Authors: Pamela Mansutti
Lynne Sharon Schwartz’s latest novel The Writing on the Wall (hereafter WW) represents an “ethical narrative” for the type of perspective it adopts on the tragedy of 9/11. Similarly to other New York novels on the topic (Foer, DeLillo’s), Schwarz believes that the event enabled the aggregation of a community of New Yorkers that reaches beyond the confines of the city but that ultimately finds its grounds in the particular historical site. The positive tension between locality and transnationality and between private and public dimensions of the tragedy marks the ethical constructions of this traumatic historical event. Despite its multiple violations (the terrorist attacks, the physical disfigurement and the ideological use of the wounded city as a casus belli for military retaliation), New York in Schwartz’s novel still proves to be an open space where various kinds of traumata can converge and find ethical significance. Furthermore, WW transforms the shocking events of 9/11 into a catalyst that unearths old private traumata, whose emergence helps making sense of the public present. On this note, the linguistic play that Schwartz mobilizes in the novel is one of openness and connection, whereby official rhetoric is dismissed, if not relegated to background noise, and exotic languages constitute an alternative canvas onto which the characters (and the reader) are invited to project a new communal pluralism.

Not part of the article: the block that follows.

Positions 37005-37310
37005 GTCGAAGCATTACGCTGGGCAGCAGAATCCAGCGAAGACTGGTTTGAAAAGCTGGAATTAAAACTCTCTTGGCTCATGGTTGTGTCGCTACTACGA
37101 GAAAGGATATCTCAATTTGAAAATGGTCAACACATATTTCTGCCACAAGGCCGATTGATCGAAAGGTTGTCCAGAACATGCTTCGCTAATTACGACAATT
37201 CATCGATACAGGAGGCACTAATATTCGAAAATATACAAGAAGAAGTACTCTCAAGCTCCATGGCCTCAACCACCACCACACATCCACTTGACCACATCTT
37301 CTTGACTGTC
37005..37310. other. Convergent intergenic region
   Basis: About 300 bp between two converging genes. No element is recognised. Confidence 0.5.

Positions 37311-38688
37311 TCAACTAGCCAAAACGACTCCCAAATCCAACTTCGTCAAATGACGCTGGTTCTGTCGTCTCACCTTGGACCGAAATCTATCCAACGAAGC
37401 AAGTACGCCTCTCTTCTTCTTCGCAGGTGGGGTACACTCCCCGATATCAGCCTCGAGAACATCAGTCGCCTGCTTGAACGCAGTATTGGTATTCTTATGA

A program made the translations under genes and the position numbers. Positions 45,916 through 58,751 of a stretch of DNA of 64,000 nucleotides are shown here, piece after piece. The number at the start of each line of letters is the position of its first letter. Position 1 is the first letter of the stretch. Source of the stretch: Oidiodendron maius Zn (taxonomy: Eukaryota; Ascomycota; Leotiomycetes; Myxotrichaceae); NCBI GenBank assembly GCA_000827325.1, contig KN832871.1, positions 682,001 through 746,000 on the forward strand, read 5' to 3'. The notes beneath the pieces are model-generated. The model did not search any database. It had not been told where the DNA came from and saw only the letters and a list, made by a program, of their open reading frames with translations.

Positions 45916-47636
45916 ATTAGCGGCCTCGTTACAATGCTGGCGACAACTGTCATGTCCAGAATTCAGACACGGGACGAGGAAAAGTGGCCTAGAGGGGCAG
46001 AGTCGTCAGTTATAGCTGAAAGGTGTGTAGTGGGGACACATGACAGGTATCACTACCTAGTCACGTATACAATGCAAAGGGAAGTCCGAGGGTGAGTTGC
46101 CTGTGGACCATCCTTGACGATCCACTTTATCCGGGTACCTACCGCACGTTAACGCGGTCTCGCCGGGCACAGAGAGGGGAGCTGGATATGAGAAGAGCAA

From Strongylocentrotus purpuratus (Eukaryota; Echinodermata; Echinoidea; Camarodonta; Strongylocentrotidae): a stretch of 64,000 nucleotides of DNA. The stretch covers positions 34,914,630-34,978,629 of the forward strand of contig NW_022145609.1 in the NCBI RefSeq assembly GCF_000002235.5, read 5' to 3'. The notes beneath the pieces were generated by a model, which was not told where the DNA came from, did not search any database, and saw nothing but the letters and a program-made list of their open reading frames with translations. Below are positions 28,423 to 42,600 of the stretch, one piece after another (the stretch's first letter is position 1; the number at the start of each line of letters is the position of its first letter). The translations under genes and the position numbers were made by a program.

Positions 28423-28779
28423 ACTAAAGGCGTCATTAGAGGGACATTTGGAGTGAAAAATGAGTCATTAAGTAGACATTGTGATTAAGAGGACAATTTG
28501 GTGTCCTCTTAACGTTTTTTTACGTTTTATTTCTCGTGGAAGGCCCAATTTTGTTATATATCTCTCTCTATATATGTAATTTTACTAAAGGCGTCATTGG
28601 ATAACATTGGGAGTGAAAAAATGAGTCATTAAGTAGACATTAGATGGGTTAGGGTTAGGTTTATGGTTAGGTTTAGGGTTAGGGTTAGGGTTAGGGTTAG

September 11, 2001, Terrorist Attacks, ethics, trauma, community, linguistic pluralism